It can be noted that in the absence of meandering, i.e. for σfy=σfz=0, the model retrieves its MFOR form (Eq. 21). As for terms (I) and (III), the expression of kx,a,am is based on a Gaussian velocity deficit hypothesis, even in the near wake where the LES wake exhibits a shape closer to a top-hat function. The velocity gradient that is the source of the rotor-added turbulence is thus lower and more spread in the model compared to the actual values. Another issue of the model is that it inadequately takes shear into account due to the assumptions of Eqs. (20) and (24). Indeed, the only source of vertical asymmetry in Eq. (33) is U2, i.e. the velocity shear upstream of the turbine.

4 Model's calibration

The model's equations are based on five variables: the wake widths in the MFORs σy and σz, the modified mixing length lm*, and the standard deviations of the meandering distributions σfy and σfz. Each of these variables needs to be calibrated from the inflow conditions to have a usable model. To do so, the results from the calibration dataset are used. Two versions of the wake meandering calibration are used: the “base” calibration, used when the time series of the upstream velocities are known, and the “engineering” calibration, used when they are not.

4.1 Wake width in the MFOR

As described in Sect. 3, we assume that the wake in the MFOR follows a Gaussian shape function. Moreover, we assume here that the wake is axisymmetric (σy=σz), thus reducing the number of parameters in the model from five to four. The width of the wake in the MFOR is deduced from fitting the function of Eq. (35) on the velocity deficit ΔUMF through a non-linear least-squares method.

(35) f y , z , C 0 , y 0 , z 0 , σ = C 0 + C exp ( - y - y 0 2 2 σ 2 - z - z 0 2 2 σ 2 )

C is fixed as a function of σ (Eq. 2 with σy=σz=σ), and the optimization is run on parameters {C0,y0,z0,σ}, where y0, z0 are the mean wake centres; σ is the wake width (the parameter of interest); and C0 is an offset to help the algorithm.

The resulting wake widths in the MFOR as a function of the downstream distance are plotted with solid lines in Fig. 5 for the six cases of the calibration dataset. Except in the near wake, the wake width evolves linearly with the distance to the turbine. Moreover, the greater the instability (and thus the level of turbulence; see Fig. 2), the greater the slope of this linear relation. Finally, the simulations with degraded thrust seem to have the same slope as the neutral case but with a different origin.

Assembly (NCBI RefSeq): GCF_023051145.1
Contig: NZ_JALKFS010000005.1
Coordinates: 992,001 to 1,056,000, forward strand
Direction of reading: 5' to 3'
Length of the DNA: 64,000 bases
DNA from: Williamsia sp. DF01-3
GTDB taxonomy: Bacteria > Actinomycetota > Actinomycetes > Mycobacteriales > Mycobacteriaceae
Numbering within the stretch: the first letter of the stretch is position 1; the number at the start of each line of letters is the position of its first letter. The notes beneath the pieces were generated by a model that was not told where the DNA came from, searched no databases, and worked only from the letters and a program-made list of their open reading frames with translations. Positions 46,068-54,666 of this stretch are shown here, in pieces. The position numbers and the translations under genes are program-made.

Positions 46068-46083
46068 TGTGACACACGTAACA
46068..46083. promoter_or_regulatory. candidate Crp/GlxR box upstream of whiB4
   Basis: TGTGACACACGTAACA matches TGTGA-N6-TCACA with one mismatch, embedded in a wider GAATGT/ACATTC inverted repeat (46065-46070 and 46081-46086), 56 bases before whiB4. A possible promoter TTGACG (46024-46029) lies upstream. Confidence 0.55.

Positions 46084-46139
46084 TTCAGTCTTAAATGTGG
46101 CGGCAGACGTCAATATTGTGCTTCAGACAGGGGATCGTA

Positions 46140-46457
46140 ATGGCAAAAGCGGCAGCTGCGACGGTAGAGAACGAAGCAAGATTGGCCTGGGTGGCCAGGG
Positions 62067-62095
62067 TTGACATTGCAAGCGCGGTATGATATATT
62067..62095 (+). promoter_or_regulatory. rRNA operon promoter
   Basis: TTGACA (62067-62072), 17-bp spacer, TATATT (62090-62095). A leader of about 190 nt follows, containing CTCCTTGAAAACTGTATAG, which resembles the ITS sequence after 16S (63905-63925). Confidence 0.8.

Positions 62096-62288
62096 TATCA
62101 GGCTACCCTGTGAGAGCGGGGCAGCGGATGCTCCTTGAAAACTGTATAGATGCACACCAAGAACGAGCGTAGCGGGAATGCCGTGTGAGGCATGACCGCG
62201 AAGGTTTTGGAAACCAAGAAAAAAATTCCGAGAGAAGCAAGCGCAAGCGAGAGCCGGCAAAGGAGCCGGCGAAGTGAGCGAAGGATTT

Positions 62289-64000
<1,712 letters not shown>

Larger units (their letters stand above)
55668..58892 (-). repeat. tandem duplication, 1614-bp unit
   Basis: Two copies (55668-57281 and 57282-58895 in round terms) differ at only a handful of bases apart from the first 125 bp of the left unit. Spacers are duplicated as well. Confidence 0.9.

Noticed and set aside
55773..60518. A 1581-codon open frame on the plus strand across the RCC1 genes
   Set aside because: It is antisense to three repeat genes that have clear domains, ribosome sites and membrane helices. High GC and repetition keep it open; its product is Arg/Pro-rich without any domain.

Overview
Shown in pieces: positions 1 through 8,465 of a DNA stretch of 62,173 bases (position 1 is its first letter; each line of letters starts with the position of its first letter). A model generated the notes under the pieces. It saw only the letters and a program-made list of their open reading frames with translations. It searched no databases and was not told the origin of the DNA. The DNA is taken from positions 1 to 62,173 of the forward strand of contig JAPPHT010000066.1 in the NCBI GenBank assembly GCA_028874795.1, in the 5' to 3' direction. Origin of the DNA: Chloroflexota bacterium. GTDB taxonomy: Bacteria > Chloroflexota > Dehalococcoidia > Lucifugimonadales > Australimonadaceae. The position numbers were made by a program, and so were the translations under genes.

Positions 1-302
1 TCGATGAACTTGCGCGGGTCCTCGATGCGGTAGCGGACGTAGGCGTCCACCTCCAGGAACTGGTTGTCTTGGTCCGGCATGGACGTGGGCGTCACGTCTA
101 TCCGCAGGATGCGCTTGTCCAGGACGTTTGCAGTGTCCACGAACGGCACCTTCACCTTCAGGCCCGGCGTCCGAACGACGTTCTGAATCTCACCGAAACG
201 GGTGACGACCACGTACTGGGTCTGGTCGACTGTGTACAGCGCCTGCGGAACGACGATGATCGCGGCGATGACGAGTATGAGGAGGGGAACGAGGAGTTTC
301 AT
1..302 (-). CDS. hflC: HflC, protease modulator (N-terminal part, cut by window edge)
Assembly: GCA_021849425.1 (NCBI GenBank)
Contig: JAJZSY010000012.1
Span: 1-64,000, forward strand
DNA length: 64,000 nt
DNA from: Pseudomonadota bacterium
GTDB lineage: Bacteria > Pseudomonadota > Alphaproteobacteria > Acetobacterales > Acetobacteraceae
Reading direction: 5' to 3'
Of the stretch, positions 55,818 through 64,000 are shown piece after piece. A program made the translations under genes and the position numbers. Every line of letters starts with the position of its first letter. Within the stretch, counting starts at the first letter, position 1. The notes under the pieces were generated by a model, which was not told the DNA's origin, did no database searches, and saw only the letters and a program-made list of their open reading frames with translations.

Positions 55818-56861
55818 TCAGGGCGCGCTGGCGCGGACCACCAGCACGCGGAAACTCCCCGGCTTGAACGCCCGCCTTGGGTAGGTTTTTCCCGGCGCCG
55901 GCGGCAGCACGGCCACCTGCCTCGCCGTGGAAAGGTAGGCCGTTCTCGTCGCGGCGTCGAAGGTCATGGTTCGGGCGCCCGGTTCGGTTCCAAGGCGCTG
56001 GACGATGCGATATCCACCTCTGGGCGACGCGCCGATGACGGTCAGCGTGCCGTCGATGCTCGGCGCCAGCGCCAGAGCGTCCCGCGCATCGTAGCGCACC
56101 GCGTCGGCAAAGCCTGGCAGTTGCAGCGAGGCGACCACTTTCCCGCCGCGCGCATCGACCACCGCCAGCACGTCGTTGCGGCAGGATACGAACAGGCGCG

Figure 5Wake width in the MFOR for the different cases of the calibration dataset. Solid lines: results from the LES (Eq. 35); dotted lines: proposed calibration.


For all these reasons, the chosen function for the calibration is the following:

(36) σ / D = ( a I + b ) x D + c β ,

where a, b and c are parameters to fit; I is the total turbulence intensity (Eq. 9); and β=0.51+1-Ct/1-Ct (Bastankhah and Porté-Agel2014). A least-square fit method on the six different curves allowed us to compute the best values of a, b and c (see Table 3). Note that this fit is in the end very similar to what can be found in the literature (e.g. Fuertes et al.2018), except that the slope (parameter a) is smaller because the models of the literature implicitly assume that the meandering is included in the wake expansion.

Table 3Parameters for the wake width in the MFOR.

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4.2 Modified mixing length

The modified mixing length lm* in Eq. (33) directly drives the amount of turbulence added by the turbine. In Sect. 3, it is shown that this variable in the upper part of the wake is independent of the simulation case when normalized with the upstream modified mixing length. Therefore, the evolution of lm*/lm,* is plotted in Fig. 6, and it shows an approximately linear behaviour with the downstream distance.